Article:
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SupPORT

OF BASIC RESEARCH

IN THE SCIENCES

During the year ending June 30,1953,173 grants totaling $1,698,15O were made for the support of basic research in the natural sciences. These funds were distributed for research in the biological, medical, mathematical, physical, and engineering sciences to 85 institutions in 37 States, the District of Columbia, and Hawaii. During the previous year 96 grants totaling $1,053,762 were made for the support of basic research. The average research grant for both years was $10,300 to run for 1.9 years, or about $5,400 per year. Table VII below gives a summary statement of the research support program for fiscal years 1952 and 1953 by broad subject categories. A detailed list of the grants, showing institution, principal scientist, title of project, duration, and amount is given in appendix II, page 72.
RESEARCH AND TRAINING

Research conducted in a college or university campus stimulates more effective teaching and teaching in turn stimulates research. Graduate and undergraduate students participating in research see the basic information they have acquired put to use in pushing back scientific frontiers. Good research enriches the educational process in ways not measurable in dollars or in the availability of equipment. In addition, therefore, to the award of fellowships, the support of conferences for college science teachers, and similar efforts to strengthen science education described elsewhere in this report, the Foundation sees in the distribution of research support among the several types of educational institutions in various sections of the country another opportunity to strengthen the teaching of science. Generally speaking, Federal funds in support of research at universities and colleges have been concentrated in a relatively small number of institutions. However, in evaluating this institutional concentration of funds, one factor must be kept in mind. The Department of Defense, the Atomic Energy Commission, and other agencies which have supplied the greater part of Federal research funds at educational institutions, mainly sponsor research related to the operating functions of the agencies. These agencies need and expect results which further 34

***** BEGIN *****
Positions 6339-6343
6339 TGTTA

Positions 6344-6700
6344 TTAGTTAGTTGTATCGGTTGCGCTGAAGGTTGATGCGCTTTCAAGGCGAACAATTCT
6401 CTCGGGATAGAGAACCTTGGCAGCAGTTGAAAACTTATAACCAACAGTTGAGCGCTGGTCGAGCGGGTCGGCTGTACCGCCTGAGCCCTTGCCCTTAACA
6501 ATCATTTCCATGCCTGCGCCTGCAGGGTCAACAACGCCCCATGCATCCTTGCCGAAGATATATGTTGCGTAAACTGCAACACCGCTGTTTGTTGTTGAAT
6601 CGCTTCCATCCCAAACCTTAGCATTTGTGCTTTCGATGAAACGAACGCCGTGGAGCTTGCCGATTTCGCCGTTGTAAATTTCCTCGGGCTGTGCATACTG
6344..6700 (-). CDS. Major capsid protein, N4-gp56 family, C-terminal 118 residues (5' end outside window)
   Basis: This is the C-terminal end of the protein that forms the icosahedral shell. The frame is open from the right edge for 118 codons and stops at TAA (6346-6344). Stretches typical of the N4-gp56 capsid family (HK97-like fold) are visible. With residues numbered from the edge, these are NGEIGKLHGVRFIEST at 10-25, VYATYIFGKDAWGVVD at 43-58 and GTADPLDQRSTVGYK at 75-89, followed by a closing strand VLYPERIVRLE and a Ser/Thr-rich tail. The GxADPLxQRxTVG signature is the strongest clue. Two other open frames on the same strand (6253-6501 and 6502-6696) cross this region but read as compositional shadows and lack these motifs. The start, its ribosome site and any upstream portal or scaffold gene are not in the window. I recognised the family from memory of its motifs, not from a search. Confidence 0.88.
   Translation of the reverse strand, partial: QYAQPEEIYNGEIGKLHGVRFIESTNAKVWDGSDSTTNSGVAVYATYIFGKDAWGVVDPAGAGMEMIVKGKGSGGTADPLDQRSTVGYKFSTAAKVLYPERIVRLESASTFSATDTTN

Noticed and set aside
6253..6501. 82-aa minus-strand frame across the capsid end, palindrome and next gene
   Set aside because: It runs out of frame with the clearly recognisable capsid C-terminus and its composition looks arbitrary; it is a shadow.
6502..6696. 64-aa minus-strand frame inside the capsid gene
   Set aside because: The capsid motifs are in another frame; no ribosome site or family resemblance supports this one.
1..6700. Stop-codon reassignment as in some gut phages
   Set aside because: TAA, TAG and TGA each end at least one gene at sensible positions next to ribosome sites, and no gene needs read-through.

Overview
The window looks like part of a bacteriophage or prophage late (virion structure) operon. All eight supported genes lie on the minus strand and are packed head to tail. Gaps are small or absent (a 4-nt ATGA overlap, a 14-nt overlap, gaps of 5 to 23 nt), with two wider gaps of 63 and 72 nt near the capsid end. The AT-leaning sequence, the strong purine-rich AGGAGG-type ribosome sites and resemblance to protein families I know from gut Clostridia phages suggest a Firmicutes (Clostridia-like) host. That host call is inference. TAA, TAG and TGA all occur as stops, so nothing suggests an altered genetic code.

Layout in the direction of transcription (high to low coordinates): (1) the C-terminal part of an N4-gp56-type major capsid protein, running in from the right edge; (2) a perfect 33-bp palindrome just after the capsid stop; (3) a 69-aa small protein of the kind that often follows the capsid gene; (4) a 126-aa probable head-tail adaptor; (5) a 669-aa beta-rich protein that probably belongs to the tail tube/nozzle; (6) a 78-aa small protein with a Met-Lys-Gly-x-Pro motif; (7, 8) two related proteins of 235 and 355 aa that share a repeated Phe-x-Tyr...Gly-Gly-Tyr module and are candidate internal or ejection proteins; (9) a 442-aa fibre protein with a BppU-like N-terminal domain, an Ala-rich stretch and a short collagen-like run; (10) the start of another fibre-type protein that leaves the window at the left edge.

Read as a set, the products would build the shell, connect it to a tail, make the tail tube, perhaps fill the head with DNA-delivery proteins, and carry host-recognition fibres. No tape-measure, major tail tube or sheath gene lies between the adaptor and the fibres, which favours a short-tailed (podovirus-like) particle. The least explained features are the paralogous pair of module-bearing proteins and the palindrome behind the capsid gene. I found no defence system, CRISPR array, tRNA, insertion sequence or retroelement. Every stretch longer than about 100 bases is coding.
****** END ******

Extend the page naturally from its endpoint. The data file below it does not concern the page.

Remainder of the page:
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REPORT

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&$r over-ah programs and, therefore, place research contracts and grants in large, well-equipped and well-staffed institutions. Regardless of the long-term national gains to be obtained through broader institutional support of research, these agencies on the whole dare not risk any substantial proportion of their research support effort in institutions which cannot quickly and effectively meet their operating needs. The Foundation has made some progress in broadening the distribution of its research support funds, but the relatively small amount of funds available and the great number of pressing and outstanding proposals have reduced the effectiveness of its efforts in thii direction.
TABLE

VII.---National

ScienceFoundation Research Grants By Fit&h of Scima
-

Fiscal year 1952
.-

Fiscal year 1953 Number of grants
.